Program Information and History
Purpose and Award
Helping those in the epilepsy community achieve their goals
Outstanding accomplishments deserve recognition. The UCB Family Epilepsy Scholarship
offers financial support to people living with epilepsy, their
family members, and/or caregivers who demonstrate academic and personal excellence.
In 2013, UCB will offer 25 one-time scholarships of up to $5,000.
To apply, you must certify that you are:
- A legal resident of the United States
- A person living with epilepsy or a family member/caregiver of a person living with epilepsy
- Seeking an associate's, undergraduate, or graduate degree or enrolled in a trade school educational program
- A student who demonstrates achievement, possesses a strong record of participation in activities outside of school, and serves as a positive role model
- Graduating from high school in 2013 or have already graduated from high school
- Enrolled in, or awaiting acceptance from, a United States–based center for higher learning for fall semester 2013
- Not a previous recipient of the UCB Family Epilepsy Scholarship ProgramTM
The Selection of Recipients and Determination of the Scholarship Amount
Employees of UCB and their immediate family members are not eligible for this scholarship. Additionally, immediate family members of healthcare professionals who directly or indirectly influence the prescribing of epilepsy medications are not eligible to apply. Use of UCB products is not considered and does not increase your chances of winning. Selection of recipients will be at the sole discretion of the judges chosen by UCB. A panel of medical professionals and patient advocates from across the country will select the scholarship recipients. After a winner's educational enrollment has been verified for the fall 2013 semester, the scholarship check will be made payable and mailed directly to the educational institution in July 2013. Scholarship amounts will be up to $5,000 to cover the recipient's tuition and/or educational materials expenses. However, if a student does not have a minimum of $5,000 in educational expenses owed for his/her schooling, the scholarship amount will only cover the remaining amount. If upon contacting an applicant UCB learns he/she does not have any remaining costs owed to the academic institution, he/she will not longer be eligible for the scholarship.
To apply, please log in and submit a complete application and all required supporting documents listed below by no later than May 29, 2013
- Sections of the application will need to be completed by the applicant, a parent/guardian
(if the applicant is under 18), a school official, a member of the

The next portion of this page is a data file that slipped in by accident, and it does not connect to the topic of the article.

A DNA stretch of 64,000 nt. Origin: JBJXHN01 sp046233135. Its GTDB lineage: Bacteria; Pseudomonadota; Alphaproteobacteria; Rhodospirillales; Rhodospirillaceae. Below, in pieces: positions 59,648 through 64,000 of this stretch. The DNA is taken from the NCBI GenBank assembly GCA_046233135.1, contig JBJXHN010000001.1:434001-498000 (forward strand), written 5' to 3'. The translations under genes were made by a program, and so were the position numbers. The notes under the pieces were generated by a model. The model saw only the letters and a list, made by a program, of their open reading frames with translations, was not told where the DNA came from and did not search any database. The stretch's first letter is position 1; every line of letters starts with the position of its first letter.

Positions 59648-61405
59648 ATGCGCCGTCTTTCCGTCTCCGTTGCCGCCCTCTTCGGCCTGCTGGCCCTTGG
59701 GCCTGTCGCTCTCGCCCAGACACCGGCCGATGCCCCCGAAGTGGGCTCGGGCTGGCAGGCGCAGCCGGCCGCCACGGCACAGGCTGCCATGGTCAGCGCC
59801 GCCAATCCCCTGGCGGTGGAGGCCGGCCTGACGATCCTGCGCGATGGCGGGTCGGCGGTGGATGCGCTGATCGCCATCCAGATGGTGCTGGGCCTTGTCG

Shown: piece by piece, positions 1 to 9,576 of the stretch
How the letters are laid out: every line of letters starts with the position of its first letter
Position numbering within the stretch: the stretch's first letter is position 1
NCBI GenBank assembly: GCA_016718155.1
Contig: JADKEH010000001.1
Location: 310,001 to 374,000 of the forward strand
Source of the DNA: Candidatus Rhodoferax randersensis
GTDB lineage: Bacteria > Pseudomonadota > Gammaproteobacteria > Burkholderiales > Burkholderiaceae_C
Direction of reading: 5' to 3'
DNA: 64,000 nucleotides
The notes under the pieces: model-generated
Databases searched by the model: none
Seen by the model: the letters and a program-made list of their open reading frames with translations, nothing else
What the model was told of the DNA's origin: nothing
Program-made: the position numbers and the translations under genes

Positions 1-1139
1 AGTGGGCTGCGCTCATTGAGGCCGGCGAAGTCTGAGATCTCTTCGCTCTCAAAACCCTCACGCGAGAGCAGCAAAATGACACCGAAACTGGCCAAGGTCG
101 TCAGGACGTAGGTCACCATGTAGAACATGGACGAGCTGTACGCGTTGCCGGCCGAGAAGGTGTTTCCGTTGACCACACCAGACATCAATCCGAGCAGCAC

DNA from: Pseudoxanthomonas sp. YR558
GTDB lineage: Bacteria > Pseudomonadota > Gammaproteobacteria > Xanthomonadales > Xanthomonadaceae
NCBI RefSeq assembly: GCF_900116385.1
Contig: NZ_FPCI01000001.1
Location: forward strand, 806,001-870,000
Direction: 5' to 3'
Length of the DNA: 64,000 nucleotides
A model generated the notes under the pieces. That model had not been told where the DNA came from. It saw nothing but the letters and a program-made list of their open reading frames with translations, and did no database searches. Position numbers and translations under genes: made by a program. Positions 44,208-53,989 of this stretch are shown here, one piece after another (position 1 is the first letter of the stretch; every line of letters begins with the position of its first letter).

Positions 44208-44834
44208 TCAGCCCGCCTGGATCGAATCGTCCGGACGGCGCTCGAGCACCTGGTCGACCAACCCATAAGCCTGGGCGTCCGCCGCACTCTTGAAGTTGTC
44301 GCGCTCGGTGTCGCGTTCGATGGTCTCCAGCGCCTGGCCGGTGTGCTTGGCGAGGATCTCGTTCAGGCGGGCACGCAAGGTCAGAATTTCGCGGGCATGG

community, and a member of the applicant’s healthcare team.
- Selection will be based on the following criteria, which must be included:
- A one-page essay authored by the applicant explaining why the applicant should be
selected for the scholarship (e.g., outstanding awards or community involvement),
how epilepsy has impacted the applicant’s life, either as a person living with epilepsy
or as a family member/caregiver, and how the scholarship will benefit the applicant.
- 3 letters of recommendation (please reference the FAQ for recommendation letter requirements)
- School official’s recommendation letter
- Community member’s recommendation letter
- Healthcare team member’s recommendation letter
- An original copy of the applicant’s academic transcript
- Students pursuing degress in the arts are welcome to include an artistic presentation. This is an optional item.
- Additional pages can be attached to the application if more space is needed for responses.
History of the UCB Family Epilepsy Scholarship Program
Since 2005, UCB has awarded more than 1 million dollars in scholarships to more than 250 deserving people!
What would a scholarship mean to you?
Previous scholarship winners have put their awards toward both undergraduate and graduate degrees, and have gone on to accomplish great things. If you ever wonder what’s
possible, consider Philip, a scholarship winner from 2005:
"When I was younger, my seizures left me almost completely unable to speak. Even after my seizures became more controlled, I was quiet and shy. Today, not only do I speak,
but I am hopeful that my actions are inspiring to others to achieve their dreams.
Since receiving my UCB Family Epilepsy Scholarship in 2005, and attending Southern Illinois University in Edwardsville, I’ve accepted an offer at a leading global security
company. I am using my computer engineering skills to help our armed forces keep us safe, and my leadership skills to help eliminate the stigma so often associated with